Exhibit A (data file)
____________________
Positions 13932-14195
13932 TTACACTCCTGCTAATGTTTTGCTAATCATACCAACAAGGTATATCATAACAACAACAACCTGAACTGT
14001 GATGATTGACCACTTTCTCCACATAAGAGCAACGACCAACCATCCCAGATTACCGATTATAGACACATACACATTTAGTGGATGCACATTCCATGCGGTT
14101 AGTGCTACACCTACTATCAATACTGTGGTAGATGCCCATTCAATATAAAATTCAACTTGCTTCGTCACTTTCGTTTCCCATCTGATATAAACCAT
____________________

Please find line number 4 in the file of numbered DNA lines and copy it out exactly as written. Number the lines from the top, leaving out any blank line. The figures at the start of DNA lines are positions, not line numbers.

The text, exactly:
14101 AGTGCTACACCTACTATCAATACTGTGGTAGATGCCCATTCAATATAAAATTCAACTTGCTTCGTCACTTTCGTTTCCCATCTGATATAAACCAT